PARIS – This year marks the 35th anniversary of 75-year-old fashion designer Junko Shimada’s participation in the Paris Fashion Week. In a world of ever-changing fashion trends, she continues to present her designs at the forefront of the industry.
In her 2017 spring/summer collection shown in October, she included pieces embroidered with aquatic creatures, taking inspiration from “Urashima Taro,” a Japanese folk story featuring the eponymous fisherman. The collection seemed to encapsulate the new wave of interest in Japan that is currently in vogue in Paris.
Influenced by French movies among other things, Shimada moved to France after graduating from dressmaking school in Tokyo in 1963. In 1970, she joined a designers’ group called Mafia. A move followed to Cacharel, one of the major apparel brands in France, where she worked on menswear and children’s clothing.
She launched her own brand, Junko Shimada, in 1981, and in autumn that year unveiled her first collection, which included dresses and other clothes using striped fabric usually used to make men’s shirts.
She has been releasing new collections every season, creating clothes based on traditional designs that emphasize a woman’s natural charm.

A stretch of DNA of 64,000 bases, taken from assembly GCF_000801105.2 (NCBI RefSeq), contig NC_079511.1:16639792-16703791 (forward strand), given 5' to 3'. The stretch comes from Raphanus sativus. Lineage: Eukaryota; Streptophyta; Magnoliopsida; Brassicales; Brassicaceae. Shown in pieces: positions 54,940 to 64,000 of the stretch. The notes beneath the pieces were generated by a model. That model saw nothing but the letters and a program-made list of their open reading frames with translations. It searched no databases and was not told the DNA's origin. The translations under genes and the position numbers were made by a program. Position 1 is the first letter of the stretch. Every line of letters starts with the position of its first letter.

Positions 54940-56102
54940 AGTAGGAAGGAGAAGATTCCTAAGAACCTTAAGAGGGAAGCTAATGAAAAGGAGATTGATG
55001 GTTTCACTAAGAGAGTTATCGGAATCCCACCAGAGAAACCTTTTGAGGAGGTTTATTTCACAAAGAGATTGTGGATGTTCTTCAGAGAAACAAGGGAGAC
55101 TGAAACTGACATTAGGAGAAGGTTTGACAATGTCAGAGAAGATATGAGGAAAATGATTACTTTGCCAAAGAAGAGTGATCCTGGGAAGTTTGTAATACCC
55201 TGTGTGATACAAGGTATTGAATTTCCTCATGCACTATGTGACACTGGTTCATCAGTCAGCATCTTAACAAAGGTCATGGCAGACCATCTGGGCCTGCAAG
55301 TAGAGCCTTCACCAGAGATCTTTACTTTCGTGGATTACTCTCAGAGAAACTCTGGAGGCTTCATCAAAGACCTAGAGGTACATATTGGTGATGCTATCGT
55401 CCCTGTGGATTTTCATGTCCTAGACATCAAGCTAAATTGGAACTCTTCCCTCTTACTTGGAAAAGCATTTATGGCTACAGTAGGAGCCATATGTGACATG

When she was an up-and-coming designer, she was also single-handedly rearing her eldest daughter Kyoko, who was born in 1976.
“I gave a speech at a runway show while carrying my daughter, who wouldn’t stop crying. Now it’s a fond memory,” she says.
Although she has years of experience in the fashion industry, creating new designs is still a struggle.
“When I go to bed, I always leave the light on to illuminate my sketching materials so that I can start drawing right away when I wake up (to new ideas) in the middle of the night,” she said.
Shimada has never been fully satisfied with her collections, and it is this constant self-reflection that drives her to create new designs.
“It’s never too late to learn. It will be many more years until I can retire,” she says.
Recently, young Japanese designers have been showing their collections in the Paris Fashion Week and Shimada is supportive: “Fashion knows no borders. It’s wonderful that young people with a gift for design can emerge,” she says.
Shimada presented her new collection in October with Urashima Taro as its theme because the designer, who has worked continuously for half a century in France, saw parallels between herself and the fabled character, who visits an undersea palace for a few days, and when he returns to his village, finds himself many years in the future.
“My hair has turned gray without my realizing it, but I’ll always hold my head high and try to be myself,” she said.